April 18, 2013

A Journey Into the Seven Spiritual Laws of Success

I recently picked up Deepak Chopra’s book, ‘The Seven Spiritual Laws of Success: A Practical Guide to the Fulfilment of Your Dreams.’ Each morning over a week, I read one spiritual law as part of my morning meditation. It was tempting to read this small book in one sitting, but I chose to allow each law to sit with me for the day.

I found such profound wisdom in Chopra’s writing. His ideas have been helpful in allowing me to feel more grounded, hopeful, happier and more motivated in my life. So I have decided for my blog posts I will explore each of his laws in more detail. I will look at the importance of meditation, spending time in nature, not judging your experiences, making conscious choices, gratitude, acceptance, generosity and so much more.

I would love to hear from you about what these ideas may mean to you, how you are interacting with them, and how they are adding value to your life. I believe that it is through sharing our life stories, experiences and knowledge that we create a deep pool of wisdom that can be used by others for guidance and inspiration.

1. The Law of Pure Potentiality

Don’t be turned off by the wording of Chopra’s first law. While I don’t fully understand Chopra’s views on pure potentiality yet, the ideas he explores around this notion are very powerful, the first being how we regard our self and our innate value as a person.

How Do You View Yourself and Your Worth?

Where does your sense of self and worth come from? Is it from your job, your family or your hobbies? Chopra begins his book by speaking about the important difference between seeing yourself through self-referral versus object-referral.

When Chopra speaks of self-referral he explains that ‘…our internal reference point is our own spirit, and not the objects of our experience.’ Object-referral, however, is referring to how we see and define our self through the things we do, the people we know, the circumstances we are in and the possessions we own.

The problem with forming our sense of self on object-referral is that our lives are forever changing. As Chopra says, ‘Power based on object-referral, however, is false power. Being ego-based power, it lasts only as long as the object of reference is there…as soon as the title, the job, the money go away, so does the power.’

We are therefore left with a very shaky platform if we choose to base our sense of self on things that are outside of our control. I know this as much as anyone.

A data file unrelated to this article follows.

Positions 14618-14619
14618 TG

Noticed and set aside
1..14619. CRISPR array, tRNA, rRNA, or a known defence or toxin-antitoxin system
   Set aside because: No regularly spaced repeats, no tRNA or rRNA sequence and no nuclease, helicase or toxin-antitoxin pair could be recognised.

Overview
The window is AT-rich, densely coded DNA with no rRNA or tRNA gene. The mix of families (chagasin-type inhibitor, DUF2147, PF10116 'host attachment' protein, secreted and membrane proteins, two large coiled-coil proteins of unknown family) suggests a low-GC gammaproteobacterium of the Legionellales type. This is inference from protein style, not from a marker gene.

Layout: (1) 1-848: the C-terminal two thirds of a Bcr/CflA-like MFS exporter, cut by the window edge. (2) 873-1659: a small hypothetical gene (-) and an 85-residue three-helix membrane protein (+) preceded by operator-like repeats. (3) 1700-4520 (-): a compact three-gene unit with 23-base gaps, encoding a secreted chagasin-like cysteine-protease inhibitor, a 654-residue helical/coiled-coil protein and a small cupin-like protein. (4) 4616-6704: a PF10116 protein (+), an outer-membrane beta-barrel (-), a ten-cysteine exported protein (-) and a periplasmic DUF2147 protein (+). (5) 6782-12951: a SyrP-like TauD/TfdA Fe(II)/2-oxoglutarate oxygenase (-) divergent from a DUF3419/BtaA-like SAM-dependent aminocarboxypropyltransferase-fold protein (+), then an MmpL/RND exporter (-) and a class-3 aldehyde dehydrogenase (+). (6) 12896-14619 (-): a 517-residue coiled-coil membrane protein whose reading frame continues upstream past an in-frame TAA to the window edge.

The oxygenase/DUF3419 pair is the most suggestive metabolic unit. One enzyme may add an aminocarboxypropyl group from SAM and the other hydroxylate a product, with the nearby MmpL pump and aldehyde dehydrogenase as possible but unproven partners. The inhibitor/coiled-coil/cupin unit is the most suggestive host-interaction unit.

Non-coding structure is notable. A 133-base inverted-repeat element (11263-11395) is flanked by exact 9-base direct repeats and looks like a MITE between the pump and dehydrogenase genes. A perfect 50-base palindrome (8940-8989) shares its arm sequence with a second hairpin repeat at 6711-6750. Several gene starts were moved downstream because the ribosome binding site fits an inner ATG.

When I became sick with Chronic Fatigue Syndrome in 2008 I was unable to do just about everything, from working, walking up stairs to cooking and washing my clothes. I had to explore who I was as a person separate from the things I could do, as I could no longer manage the things I used to do.

Before I got sick I would say that my sense of self came from object-referral. This is probably true for most people. I defined myself by the marks I got at university, the social justice issues I advocated for in my spare time, the friends I had and generally how busy and active I was. I had always felt that I was ‘Jess’ because of the things I had done and achieved in my life.

Admittedly, I had never thought about where my sense of self was coming from when I was healthy and my life was plodding along in the direction I wanted it to go. However, when my life was pared back to the bare minimum it was confronting and I had difficult questions that needed answers.

I felt a massive gap in my life because the standards I had used to measure my value were no longer applicable. I realised that I had to look at where my sense of self-worth was coming from and by what standards I would now measure myself. I have come to see that I am not what I do. I have realised that my identity and value as a person lay in the indisputable fact that I could give and receive love. It was not my first class honours or how many hours I volunteered that made me who I was or what gave me value, it was my ability to love and be loved.

When we understand that our identity and value as a person is not dependent on the things we have and the things that happen around us, it makes weathering the ups and downs of life much easier. Unless you can come to love yourself for your qualities and your spiritual essence, then you become exceptionally vulnerable to your external circumstances. And these external circumstances are out of your control.

As Chopra advocates, we need to build our sense of self from within, so that if we lose our job, lose our physical ability, lose people we love, or lose our financial position we can remain strong and continue to be confident in who we are. We can remain confident in our value and our place in the world.

In my next post, I will look at how Chopra recommends we apply the Law of Pure Potentiality to our lives by embracing silence, meditation and a position of non-judgement regarding the things that happen in our life.

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